Importance of Heart Rate zones

When it comes to your fat loss journey, this topic is definitely worth paying close attention to. Give it your full focus.

Cardio can be a powerful tool for achieving your fat loss goals. When your body burns more calories than it takes in, it starts using stored fat as fuel. Cardio workouts are a great way to boost calorie burning, both during and after exercise. In fact, your body’s metabolic rate stays elevated as it works to recover from the workout, leading to even more calorie burning.

When it comes to losing fat, it’s important to keep in mind that you should also try to prevent muscle loss. This is because muscle mass is really important for your metabolism. Muscle tissue burns more calories than fat, even when you’re not doing anything. That’s why it’s so important to preserve your muscle tissue – it helps keep your metabolism working at its best. Plus, losing muscle can also impact your strength and endurance, and even change the way your body looks.

When you’re on a low-calorie diet or doing intense workouts, your body goes into a state where it breaks down muscle tissue to generate energy. This is called a catabolic state. Doing cardio can also lead to muscle breakdown if not done in a smart way. But don’t worry. You can still lose fat while minimizing muscle loss by following some specific strategies.

The Science of Heart Rate Zones

Understanding your heart rate zones can help you get the most out of your cardio workouts. By staying within certain ranges of your maximum heart rate, you can optimize the benefits of your exercise while minimizing muscle loss. To calculate your maximum heart rate, simply subtract your age from 220. It’s a simple and effective way to improve your training!

Please note that if you have a heart condition or are taking beta-blocker medication, the equation mentioned earlier won’t be valid for your situation. This means that you’ll need to calculate it manually. It’s highly recommended that you reach out to your coach for proper guidance.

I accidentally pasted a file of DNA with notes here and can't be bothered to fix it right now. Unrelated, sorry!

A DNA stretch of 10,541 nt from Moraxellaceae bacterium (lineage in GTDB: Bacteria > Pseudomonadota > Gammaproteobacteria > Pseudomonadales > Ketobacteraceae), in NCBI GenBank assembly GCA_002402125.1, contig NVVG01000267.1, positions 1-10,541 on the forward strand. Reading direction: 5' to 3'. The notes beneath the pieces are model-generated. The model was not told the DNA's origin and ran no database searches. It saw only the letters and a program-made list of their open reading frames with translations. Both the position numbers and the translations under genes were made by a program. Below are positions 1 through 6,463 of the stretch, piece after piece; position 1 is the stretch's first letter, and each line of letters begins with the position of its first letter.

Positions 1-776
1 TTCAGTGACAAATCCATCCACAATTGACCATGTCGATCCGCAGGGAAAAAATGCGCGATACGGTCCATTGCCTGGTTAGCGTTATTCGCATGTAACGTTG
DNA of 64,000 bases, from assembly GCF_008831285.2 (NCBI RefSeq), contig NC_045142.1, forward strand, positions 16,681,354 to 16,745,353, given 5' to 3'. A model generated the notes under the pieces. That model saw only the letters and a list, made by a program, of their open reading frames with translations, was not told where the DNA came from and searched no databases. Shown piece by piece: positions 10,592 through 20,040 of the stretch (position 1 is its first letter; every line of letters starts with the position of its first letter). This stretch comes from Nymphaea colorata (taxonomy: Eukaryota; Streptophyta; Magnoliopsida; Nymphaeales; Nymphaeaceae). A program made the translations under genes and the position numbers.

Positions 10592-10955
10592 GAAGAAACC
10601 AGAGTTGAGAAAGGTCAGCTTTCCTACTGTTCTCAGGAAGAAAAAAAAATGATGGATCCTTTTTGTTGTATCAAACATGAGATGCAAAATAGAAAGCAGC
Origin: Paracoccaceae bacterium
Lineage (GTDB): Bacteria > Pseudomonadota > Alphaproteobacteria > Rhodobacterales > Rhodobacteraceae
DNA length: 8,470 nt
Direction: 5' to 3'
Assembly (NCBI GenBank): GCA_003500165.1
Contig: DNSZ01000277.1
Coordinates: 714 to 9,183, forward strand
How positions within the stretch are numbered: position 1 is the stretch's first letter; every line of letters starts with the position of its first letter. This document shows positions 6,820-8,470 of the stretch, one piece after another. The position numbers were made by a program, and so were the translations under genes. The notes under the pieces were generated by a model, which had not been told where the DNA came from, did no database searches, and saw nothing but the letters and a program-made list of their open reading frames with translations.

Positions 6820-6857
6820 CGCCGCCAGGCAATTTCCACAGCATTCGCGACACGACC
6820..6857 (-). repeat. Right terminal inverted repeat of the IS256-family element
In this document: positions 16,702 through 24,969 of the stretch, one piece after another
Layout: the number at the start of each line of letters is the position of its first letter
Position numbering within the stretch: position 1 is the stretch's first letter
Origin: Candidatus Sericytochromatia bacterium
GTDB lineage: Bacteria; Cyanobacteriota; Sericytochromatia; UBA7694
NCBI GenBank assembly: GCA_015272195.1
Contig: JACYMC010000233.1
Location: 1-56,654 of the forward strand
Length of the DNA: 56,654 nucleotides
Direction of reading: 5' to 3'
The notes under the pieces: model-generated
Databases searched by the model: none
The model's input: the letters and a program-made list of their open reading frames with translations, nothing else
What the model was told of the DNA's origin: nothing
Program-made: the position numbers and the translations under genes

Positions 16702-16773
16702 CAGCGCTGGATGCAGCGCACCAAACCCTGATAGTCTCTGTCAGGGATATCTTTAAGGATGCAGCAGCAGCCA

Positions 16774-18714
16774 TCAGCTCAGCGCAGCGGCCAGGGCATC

Low-Intensity Steady State (LISS): 50-60% of your maximum heart rate. You can achieve this by doing activities like brisk walking or gentle swimming. It’s great for burning fat while minimizing muscle breakdown. It’s perfect for beginners, as well as for recovery days or longer workouts (as it is less intense, so you will last for longer).

Moderate-Intensity Cardio (MIC): This particular zone, which makes up around 60-70% of your maximum heart rate, is all about activities like jogging at a brisk pace or cycling. The real benefit of this zone is that it helps you burn a combination of fat and carbohydrates, which is great for maintaining a healthy balance between fat burning and muscle mass. To sum it up, the MIC zone is highly versatile and suitable for people at different fitness levels.

High-Intensity Interval Training (HIIT): In this type of workout, you’ll go through periods of intense activity (80-90% of your maximum heart rate) followed by recovery periods. HIIT can burn a lot of calories in a short amount of time and even keep burning calories after the workout is done. But, doing too much or too long HIIT can be tough on your muscles and may result in muscle loss. If you love high intensity exercises, this should be done strategically.

Strength Training: If you’re looking to maintain your muscles and prevent muscle loss during periods of calorie deficit, incorporating strength training into your workout routine is a great idea. It also helps to increase your BMR (basal metabolic rate) which is a bonus. Aim for two to three strength training sessions per week alongside your cardio routine and you’ll be on your way to a healthy and fit lifestyle.

Days 2 and 4 on your weekly schedule

In this program, it’s best to work in what’s called the “fat-burning zone” or “zone 2”. This means working at about 60-70% of your maximum heart rate (MIC: Moderate-Intensity Cardio). It’s not too intense, so you can keep it up for about an hour without feeling completely exhausted. To make sure you’re in the right zone, you can use a fitness tracker or smartwatch, or even just pay attention to how you feel. You should definitely break a sweat, turn a bit red in the face, and be able to talk in short sentences, but not be completely out of breath. After your workout, you should feel like you need a shower, but not like you’ve been hit by a truck.